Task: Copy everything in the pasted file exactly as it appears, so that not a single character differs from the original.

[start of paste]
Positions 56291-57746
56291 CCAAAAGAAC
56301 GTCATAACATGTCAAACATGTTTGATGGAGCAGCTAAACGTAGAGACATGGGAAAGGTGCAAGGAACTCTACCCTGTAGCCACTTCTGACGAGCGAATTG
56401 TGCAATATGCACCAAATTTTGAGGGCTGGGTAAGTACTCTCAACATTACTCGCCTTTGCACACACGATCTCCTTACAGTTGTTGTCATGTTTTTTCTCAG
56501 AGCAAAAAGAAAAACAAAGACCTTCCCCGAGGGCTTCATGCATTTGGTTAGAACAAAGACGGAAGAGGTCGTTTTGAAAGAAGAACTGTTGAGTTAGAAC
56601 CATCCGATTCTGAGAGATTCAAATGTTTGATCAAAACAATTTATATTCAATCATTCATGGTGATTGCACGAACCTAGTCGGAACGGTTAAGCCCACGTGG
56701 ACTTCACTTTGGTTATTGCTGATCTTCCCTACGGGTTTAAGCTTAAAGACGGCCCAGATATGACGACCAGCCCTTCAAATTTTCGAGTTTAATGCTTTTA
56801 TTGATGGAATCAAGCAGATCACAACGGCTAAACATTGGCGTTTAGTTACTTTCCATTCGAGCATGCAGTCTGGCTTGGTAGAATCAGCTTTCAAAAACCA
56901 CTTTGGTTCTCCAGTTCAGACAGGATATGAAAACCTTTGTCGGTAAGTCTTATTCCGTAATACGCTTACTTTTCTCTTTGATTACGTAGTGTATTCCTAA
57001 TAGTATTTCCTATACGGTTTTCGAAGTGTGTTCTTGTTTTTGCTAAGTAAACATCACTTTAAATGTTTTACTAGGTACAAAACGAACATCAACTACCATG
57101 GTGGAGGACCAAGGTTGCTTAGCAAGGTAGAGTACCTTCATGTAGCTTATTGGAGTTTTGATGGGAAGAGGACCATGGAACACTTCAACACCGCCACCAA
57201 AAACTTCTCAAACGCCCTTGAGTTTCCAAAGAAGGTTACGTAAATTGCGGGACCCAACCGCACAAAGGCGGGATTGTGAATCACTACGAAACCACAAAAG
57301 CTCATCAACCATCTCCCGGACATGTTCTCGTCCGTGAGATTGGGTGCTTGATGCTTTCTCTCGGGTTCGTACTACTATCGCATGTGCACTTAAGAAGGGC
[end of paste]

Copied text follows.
Positions 56291-57746
56291 CCAAAAGAAC
56301 GTCATAACATGTCAAACATGTTTGATGGAGCAGCTAAACGTAGAGACATGGGAAAGGTGCAAGGAACTCTACCCTGTAGCCACTTCTGACGAGCGAATTG
56401 TGCAATATGCACCAAATTTTGAGGGCTGGGTAAGTACTCTCAACATTACTCGCCTTTGCACACACGATCTCCTTACAGTTGTTGTCATGTTTTTTCTCAG
56501 AGCAAAAAGAAAAACAAAGACCTTCCCCGAGGGCTTCATGCATTTGGTTAGAACAAAGACGGAAGAGGTCGTTTTGAAAGAAGAACTGTTGAGTTAGAAC
56601 CATCCGATTCTGAGAGATTCAAATGTTTGATCAAAACAATTTATATTCAATCATTCATGGTGATTGCACGAACCTAGTCGGAACGGTTAAGCCCACGTGG
56701 ACTTCACTTTGGTTATTGCTGATCTTCCCTACGGGTTTAAGCTTAAAGACGGCCCAGATATGACGACCAGCCCTTCAAATTTTCGAGTTTAATGCTTTTA
56801 TTGATGGAATCAAGCAGATCACAACGGCTAAACATTGGCGTTTAGTTACTTTCCATTCGAGCATGCAGTCTGGCTTGGTAGAATCAGCTTTCAAAAACCA
56901 CTTTGGTTCTCCAGTTCAGACAGGATATGAAAACCTTTGTCGGTAAGTCTTATTCCGTAATACGCTTACTTTTCTCTTTGATTACGTAGTGTATTCCTAA
57001 TAGTATTTCCTATACGGTTTTCGAAGTGTGTTCTTGTTTTTGCTAAGTAAACATCACTTTAAATGTTTTACTAGGTACAAAACGAACATCAACTACCATG
57101 GTGGAGGACCAAGGTTGCTTAGCAAGGTAGAGTACCTTCATGTAGCTTATTGGAGTTTTGATGGGAAGAGGACCATGGAACACTTCAACACCGCCACCAA
57201 AAACTTCTCAAACGCCCTTGAGTTTCCAAAGAAGGTTACGTAAATTGCGGGACCCAACCGCACAAAGGCGGGATTGTGAATCACTACGAAACCACAAAAG
57301 CTCATCAACCATCTCCCGGACATGTTCTCGTCCGTGAGATTGGGTGCTTGATGCTTTCTCTCGGGTTCGTACTACTATCGCATGTGCACTTAAGAAGGGC